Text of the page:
Here in Wyoming, we don’t take too kindly to government sticking its nose in our business. We value our independence and want to make our own choices. Government tends to do more harm than …
Here in Wyoming, we don’t take too kindly to government sticking its nose in our business. We value our independence and want to make our own choices. Government tends to do more harm than good. Individual liberty and responsibility typically produce imperfect but superior results.
There are areas, however, where most Wyominites agree the government has a legitimate role, such as the protection of property rights.
Since August, the Powell Tribune has reported on people who say they hired contractors who did substandard work, didn’t do the work they were paid to do, or didn’t pay subcontractors — and didn’t offer any refunds.
The sheriff considers these complaints to be civil matters, and months later, complaints to the Wyoming attorney general are still under investigation. For those who could afford to take the matter to court after losing huge sums of money, the suits netted just a fraction of what the plaintiffs allege they lost.
Park County requires contractors to get building permits, among other requirements. But it has no requirement to build to international codes, and contractors don’t need any kind of licenses. While most contractors are good people who do good work, bad ones can get away with a lot.
Some argue that people should do their homework before hiring a contractor. There are a number of steps people should take, including checking references, getting signed contracts, looking up Better Business Bureau (BBB) standings, getting lien waivers, and setting up payment schedules.
These steps would have prevented the financial losses in most of the cases we covered, but not all. Mike Foster hired a local contractor that had previously done great work on a roof and was in good standing with the BBB to build a house. But the home never got built and Foster says he’s out tens of thousands of dollars.
Dan and Jenny Catone hired a local contractor to build them a home, which an engineer concluded didn’t meet even the most basic requirements of the Universal Building Code (UBC). The house was in danger of collapsing, which could have seriously injured the Catones and their four children — or worse. They claim they’re out a half-million dollars.
The Catones didn’t check references, granted the contractor free access to their loan, and never got a contract. Some comments on social media have suggested the couple was far too trusting, which makes them partly culpable for what happened to them.
There are people around the Big Horn Basin who completely trust their neighbors, so they don’t bother locking their doors. If a burglar should exploit that trust to make off with valuables, no one would argue the victims deserved to get robbed. Likewise, the police would investigate and, if caught, the assailant would face justice. If there were no such protections, we’d have to trust our neighbors a whole lot less.
Dan Catone concedes he and his wife extended too much trust, but he argues it’s hard to carry on relationships with people in the community without some degree of trust for your fellow man. The way the law is set up now, people need to treat all contractors as if they’re scammers out to take your money. Very few are like that, but should you trust the wrong contractor, you’ll have few options to recoup your losses.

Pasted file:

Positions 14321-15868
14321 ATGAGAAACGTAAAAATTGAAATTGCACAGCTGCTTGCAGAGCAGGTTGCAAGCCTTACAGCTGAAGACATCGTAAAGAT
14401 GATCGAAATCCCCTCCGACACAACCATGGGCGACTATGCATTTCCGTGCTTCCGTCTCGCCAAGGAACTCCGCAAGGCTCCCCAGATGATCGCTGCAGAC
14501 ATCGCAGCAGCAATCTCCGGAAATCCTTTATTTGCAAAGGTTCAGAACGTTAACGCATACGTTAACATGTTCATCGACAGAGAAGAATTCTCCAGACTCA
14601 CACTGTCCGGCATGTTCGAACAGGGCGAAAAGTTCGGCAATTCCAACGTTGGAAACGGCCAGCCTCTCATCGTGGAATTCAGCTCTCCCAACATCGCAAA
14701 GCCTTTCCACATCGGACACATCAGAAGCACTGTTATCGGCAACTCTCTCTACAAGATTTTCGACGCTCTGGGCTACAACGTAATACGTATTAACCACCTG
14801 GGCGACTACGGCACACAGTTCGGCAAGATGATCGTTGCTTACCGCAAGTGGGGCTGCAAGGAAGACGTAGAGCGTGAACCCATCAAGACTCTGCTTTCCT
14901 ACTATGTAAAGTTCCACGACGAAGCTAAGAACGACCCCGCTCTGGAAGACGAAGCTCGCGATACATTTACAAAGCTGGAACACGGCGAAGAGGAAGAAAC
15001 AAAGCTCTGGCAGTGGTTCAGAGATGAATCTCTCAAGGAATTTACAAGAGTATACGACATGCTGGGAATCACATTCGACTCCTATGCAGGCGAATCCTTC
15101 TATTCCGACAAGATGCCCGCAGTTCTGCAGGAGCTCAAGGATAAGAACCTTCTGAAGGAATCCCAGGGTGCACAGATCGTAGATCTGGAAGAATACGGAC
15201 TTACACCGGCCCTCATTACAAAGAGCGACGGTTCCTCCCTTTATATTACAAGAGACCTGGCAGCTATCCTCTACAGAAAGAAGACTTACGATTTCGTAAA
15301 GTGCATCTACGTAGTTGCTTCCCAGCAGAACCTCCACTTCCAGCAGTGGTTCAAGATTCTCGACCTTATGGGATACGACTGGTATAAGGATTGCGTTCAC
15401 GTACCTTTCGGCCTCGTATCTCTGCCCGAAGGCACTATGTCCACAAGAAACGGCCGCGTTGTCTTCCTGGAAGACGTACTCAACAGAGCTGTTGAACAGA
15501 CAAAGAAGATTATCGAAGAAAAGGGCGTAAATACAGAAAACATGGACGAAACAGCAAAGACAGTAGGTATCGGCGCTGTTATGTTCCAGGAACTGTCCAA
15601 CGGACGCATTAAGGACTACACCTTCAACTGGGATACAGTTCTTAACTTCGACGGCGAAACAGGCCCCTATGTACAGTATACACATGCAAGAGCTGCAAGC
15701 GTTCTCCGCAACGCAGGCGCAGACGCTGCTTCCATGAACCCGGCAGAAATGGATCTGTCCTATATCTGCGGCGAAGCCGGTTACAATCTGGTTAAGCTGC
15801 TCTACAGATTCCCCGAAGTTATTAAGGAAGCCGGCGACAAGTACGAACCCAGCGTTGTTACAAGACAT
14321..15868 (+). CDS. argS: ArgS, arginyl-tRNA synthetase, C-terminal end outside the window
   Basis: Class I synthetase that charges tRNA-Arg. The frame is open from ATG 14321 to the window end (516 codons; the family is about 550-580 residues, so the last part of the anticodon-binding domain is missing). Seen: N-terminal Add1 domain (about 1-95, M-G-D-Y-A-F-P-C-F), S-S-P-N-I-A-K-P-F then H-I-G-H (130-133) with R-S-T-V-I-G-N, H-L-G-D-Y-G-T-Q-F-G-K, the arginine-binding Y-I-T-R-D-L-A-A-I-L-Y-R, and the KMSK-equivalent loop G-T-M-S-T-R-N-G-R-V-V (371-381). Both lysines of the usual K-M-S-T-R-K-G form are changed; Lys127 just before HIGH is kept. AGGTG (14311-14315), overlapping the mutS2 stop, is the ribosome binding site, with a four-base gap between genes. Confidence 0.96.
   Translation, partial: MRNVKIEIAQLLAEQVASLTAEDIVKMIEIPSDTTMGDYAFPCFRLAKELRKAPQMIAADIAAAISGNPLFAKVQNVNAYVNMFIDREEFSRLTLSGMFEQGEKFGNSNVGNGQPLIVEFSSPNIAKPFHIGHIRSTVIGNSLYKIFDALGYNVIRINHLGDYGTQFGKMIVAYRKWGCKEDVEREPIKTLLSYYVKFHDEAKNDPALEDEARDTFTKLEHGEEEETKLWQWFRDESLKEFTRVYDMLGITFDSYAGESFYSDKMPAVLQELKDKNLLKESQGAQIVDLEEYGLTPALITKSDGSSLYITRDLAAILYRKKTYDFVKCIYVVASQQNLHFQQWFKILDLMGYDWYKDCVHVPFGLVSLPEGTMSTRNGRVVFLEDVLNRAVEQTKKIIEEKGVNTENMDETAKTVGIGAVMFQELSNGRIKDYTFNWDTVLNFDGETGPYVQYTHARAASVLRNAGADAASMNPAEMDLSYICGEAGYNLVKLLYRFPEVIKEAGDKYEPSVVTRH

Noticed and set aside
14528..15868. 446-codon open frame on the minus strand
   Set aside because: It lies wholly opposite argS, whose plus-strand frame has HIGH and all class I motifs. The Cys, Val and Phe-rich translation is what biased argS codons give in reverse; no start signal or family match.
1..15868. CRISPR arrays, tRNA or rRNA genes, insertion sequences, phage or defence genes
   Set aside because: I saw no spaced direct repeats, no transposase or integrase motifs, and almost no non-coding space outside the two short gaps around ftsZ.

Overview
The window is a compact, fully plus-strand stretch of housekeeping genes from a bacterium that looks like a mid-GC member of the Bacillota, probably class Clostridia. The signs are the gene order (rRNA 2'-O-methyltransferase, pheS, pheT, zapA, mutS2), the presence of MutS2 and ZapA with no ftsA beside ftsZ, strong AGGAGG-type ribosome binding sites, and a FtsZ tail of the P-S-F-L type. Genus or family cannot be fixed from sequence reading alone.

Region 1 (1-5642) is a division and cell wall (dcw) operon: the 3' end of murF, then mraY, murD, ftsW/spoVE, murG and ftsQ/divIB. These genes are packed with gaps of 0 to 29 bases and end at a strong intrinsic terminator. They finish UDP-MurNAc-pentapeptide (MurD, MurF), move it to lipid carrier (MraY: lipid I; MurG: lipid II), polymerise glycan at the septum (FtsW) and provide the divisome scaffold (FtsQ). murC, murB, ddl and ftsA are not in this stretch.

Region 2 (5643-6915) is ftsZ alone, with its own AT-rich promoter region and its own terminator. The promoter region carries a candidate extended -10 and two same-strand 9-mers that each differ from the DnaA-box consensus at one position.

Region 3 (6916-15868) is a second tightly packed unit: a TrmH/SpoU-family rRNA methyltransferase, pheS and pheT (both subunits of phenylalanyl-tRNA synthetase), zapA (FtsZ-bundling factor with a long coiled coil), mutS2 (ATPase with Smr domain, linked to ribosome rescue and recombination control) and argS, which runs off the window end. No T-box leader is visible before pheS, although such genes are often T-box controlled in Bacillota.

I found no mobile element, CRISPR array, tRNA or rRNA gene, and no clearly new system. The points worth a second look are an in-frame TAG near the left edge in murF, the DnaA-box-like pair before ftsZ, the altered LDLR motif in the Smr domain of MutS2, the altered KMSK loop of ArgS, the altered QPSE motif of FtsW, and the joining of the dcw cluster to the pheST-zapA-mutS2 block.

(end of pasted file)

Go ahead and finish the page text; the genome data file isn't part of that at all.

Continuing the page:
To be sure, asking the government to address this problem can invite further problems, as government solutions often come with unintended consequences. If the county were to implement code enforcement, the cost of housing construction in the county would become considerably slower and more expensive.
Businesses have a hard time finding housing for their employees, and a slower permitting process would discourage some housing construction.
Strict licensing requirements can create cartels. New contractors will have a tougher time entering the market, and established contractors can keep out competition. This leads to higher costs and limited choice for consumers.
There is also the concern that once you open the door to government, its mission begins to creep. We’re a long way off from government requiring all new housing construction to have rooftop solar panels, but the kinds of regulatory burdens we see in places like California begin with this conversation right here.
Finding the balance between individual liberty, personal responsibility and government protection is a conversation the county needs to have. People are getting hurt, and they have nowhere to turn.
It’s not just about protecting people from crooks. The cases we’ve reported on are so egregious that the impacts were immediately noticeable. It’s possible other contractors are cutting corners that don’t meet UBC standards, but the problems that creates for homeowners won’t be seen for years. They might become unexpected headaches for the next home buyers.
There’s a lot to consider. At the Park County Commission’s Jan. 11 meeting, Commissioner Lloyd Thiel discussed the option of having building permits that require contractors to build according to the UBC. The other commissioners questioned if the county can create a requirement it has no capacity to enforce, but agreed to explore possible solutions.
With few protections in place and little recourse after the work is paid for, the county becomes a place where bad contractors can act with impunity. Perhaps Thiel’s proposal isn’t the best option, but the commission needs to have more conversations about this issue. As Park County grows, this problem isn’t going away.